The Court will apply Kentucky's substantive law to Brown's claim. Hayes v. Equitable Energy Res. Co., 266 F.3d 560, 566 (6th Cir. 2001). A common law negligence claim grounded in Kentucky law requires the plaintiff to prove "(1) a duty on the part of the defendant; (2) a breach of that duty; and (3) consequent injury." Mullins v. Commonwealth Life Ins. Co., 839 S.W.2d 245, 247 (Ky. 1992).

The parties do not dispute that SuperValu owed a duty to Brown, an invitee onto its premises. Instead, they contest whether SuperValu breached its duty and caused Brown's injuries. According to Brown, SuperValu created a potentially dangerous situation by waxing and buffing the tile floor and was aware of an unreasonable risk that a customer stepping onto the floor would slip and fall. (Docket No. 33 at 4, 7.) This potential hazard, she argues, obligated the store to provide additional carpeting and to warn of the risks attendant to walking on the floor wearing rain-dampened shoes.

Kentucky law requires a property owner to exercise reasonable care to protect invitees from hazardous conditions that he was aware of or should have discovered and that the invitee could not be expected to discover. See Lanier v. Wal-Mart Stores, Inc., 99 S.W.3d 431, 432-33 (Ky. 2003). A successful plaintiff must prove negligence by the property owner. See id. at 436-37. To survive a motion for summary judgment, a plaintiff must show that:

(1) he or she had an encounter with a foreign substance or other dangerous condition on the business premises; (2) the encounter was a substantial factor in causing the accident and the customer's injuries; and (3) by reason of the presence of the substance or condition, the business premises were not in a reasonably safe condition for the use of business invitees.

Martin v. Mekanhart Corp., 113 S.W.3d 95, 98 (Ky. 2003). If the plaintiff satisfies this standard, the burden shifts to the defendant, who must prove the absence of negligence. See Barley v. Educ. Training Sys., Inc., 134 S.W.3d 612, 616 (Ky. 2004).

"Kentucky courts have most often found summary judgment inappropriate where a plaintiff can point to a discrete hazard on the floor." Denney v. Steak N Shake Operations, Inc., 2014 WL 1041709 (6th Cir. March 19, 2014) (citing Dick's Sporting Goods, Inc. v. Webb, 413 S.W.3d 891, 896 (Ky. 2013) (plaintiff slipped on wet tile that appeared to be dry); Martin v. Mekanhart Corp., 113 S.W.3d 95, 96-98 (plaintiff slipped on oil); Lanier, 99 S.W.3d at 433 (plaintiff slipped on clear liquid that she did not notice); Lyle v. Megerle, 109 S.W.2d 598, 599 (Ky. 1937) (plaintiff slipped on slush)). However, no such hazard existed at SuperValu, and no evidence suggests that a dangerous condition existed prior to Brown's fall.

Instead, Brown speculates that the store's waxing and buffing routines left the floor slick and slippery, resulting in a dangerous condition unsafe for the public. She concludes that had the floor not been in a dangerous condition, her flip-flops would not have slipped and she would not have fallen. However, this argument consists of pure conjecture. To the contrary, Brown's own expert testified that the tile floor presented no dangerous condition until Brown's sandals struck it. Brown's accident stemmed not from the floor-which was dry, safe, and clean-but from her rain-dampened flip-flop sandals.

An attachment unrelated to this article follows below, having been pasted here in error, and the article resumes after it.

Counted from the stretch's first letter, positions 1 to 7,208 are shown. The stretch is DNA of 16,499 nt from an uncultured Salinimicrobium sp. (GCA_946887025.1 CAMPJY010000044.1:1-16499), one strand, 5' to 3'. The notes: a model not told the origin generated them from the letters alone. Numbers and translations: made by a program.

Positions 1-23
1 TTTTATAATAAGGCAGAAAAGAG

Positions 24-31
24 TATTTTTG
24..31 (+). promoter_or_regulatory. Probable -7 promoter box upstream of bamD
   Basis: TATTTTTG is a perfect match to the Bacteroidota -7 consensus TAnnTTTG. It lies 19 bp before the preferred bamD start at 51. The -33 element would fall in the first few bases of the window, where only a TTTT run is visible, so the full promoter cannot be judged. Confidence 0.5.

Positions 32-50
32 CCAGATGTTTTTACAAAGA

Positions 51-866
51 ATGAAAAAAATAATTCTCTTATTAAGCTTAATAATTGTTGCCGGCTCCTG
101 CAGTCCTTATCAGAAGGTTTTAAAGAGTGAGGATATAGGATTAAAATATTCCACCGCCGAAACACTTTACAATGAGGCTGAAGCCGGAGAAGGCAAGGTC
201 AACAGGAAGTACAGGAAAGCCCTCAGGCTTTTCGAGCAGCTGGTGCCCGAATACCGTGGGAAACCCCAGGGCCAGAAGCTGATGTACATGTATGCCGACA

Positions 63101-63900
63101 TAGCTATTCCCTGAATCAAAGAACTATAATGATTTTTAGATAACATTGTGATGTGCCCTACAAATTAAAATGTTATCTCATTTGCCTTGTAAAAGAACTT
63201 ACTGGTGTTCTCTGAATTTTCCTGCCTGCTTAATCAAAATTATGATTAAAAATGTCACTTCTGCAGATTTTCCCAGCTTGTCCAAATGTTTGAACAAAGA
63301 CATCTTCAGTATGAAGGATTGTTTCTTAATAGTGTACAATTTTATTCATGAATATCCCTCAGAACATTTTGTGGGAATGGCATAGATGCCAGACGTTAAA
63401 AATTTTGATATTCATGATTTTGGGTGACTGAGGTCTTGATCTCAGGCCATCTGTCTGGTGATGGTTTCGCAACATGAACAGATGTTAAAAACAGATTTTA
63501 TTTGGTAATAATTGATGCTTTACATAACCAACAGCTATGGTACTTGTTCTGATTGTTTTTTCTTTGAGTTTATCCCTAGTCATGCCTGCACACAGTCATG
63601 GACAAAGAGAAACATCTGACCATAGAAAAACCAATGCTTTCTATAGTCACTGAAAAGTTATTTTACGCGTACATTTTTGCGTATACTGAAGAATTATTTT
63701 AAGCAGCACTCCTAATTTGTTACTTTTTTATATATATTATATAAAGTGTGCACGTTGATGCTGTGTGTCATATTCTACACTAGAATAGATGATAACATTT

The risks inherent in walking with wet shoes onto an otherwise dry, hard surface are open, apparent, and obvious to individuals who have experienced rainy weather, and it is common knowledge that such conditions call for care and caution. Kentucky law does not demand warnings against such hazards: "[N]atural hazards which are as obvious to an invitee as to the owner of the premises do not constitute unreasonable risks to the former which the landlord has a duty to remove or warn against." PNC Bank, Kentucky, Inc. v. Green, 30 S.W.3d 185, 186 (Ky. 2000) (quoting Standard Oil Co. v. Manis, 433 S.W.2d 856, 858 (1968)). Moreover, Brown herself knew of the rainy weather, the accumulation in the parking lot, and the dampness of her shoes.

Given this awareness, the Court cannot accept that SuperValu breached its standard of care by not cautioning Brown of such conditions. See Johnson v. Lone Star Steakhouse & Saloon of Kentucky, Inc., 997 S.W.2d 490, 492 (Ky. App. 1999) ("Reasonable care on the part of the possessor of business premises does not ordinarily require precaution or even warning against dangers that are known to the visitor or so obvious to him that he may be expected to discover them.'") (quoting Bonn v. Sears, Roebuck & Co., 440 S.W.2d 526, 528 (Ky. 1969)); see also Rogers v. Professional Golfers Ass'n of Am., 28 S.W.3d 869, 872 (Ky. 1969) (holding that while an invitee may assume that a business's premises are reasonably safe, "this does not relieve him of the duty to exercise ordinary care for his own safety, nor does it license him to walk blindly into dangers that are obvious, known to him, or would be anticipated by one of ordinary prudence."). Brown seems to assume that regularly waxing or buffing the floor of a public premise may constitute negligence per se should a patron fall on it. Her logic would render any tile surface a liability should an invitee slip on it due to a foreign substance on her shoes, regardless of the surface's previously safe condition.